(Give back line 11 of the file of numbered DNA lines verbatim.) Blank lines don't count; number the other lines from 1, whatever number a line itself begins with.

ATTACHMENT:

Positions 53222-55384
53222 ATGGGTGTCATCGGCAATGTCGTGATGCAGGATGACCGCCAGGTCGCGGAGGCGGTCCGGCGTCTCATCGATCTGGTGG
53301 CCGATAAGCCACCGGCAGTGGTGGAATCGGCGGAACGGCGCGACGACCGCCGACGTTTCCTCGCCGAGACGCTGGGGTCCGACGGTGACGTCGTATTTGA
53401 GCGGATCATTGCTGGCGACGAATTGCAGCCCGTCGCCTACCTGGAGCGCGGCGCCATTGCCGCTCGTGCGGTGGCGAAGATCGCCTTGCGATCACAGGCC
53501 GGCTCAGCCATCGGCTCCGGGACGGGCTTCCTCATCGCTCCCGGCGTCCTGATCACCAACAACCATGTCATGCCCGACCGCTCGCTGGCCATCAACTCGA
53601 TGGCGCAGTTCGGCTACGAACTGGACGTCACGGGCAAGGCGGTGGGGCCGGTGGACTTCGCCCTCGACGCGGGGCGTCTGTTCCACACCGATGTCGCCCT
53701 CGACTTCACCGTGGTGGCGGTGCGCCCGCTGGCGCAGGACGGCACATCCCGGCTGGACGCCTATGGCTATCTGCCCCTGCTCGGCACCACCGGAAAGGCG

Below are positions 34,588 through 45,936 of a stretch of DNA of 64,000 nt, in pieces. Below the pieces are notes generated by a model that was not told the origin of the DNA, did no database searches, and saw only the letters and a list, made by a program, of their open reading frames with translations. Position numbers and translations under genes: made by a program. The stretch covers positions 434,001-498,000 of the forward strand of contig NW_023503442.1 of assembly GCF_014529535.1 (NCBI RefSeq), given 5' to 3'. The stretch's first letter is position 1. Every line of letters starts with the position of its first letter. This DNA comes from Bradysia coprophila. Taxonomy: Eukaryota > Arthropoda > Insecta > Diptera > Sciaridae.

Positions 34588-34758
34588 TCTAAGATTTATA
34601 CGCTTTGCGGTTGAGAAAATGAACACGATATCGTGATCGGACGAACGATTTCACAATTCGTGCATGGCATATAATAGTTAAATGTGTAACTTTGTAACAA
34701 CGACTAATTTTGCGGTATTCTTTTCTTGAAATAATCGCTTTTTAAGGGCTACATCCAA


34601 CGCTTTGCGGTTGAGAAAATGAACACGATATCGTGATCGGACGAACGATTTCACAATTCGTGCATGGCATATAATAGTTAAATGTGTAACTTTGTAACAA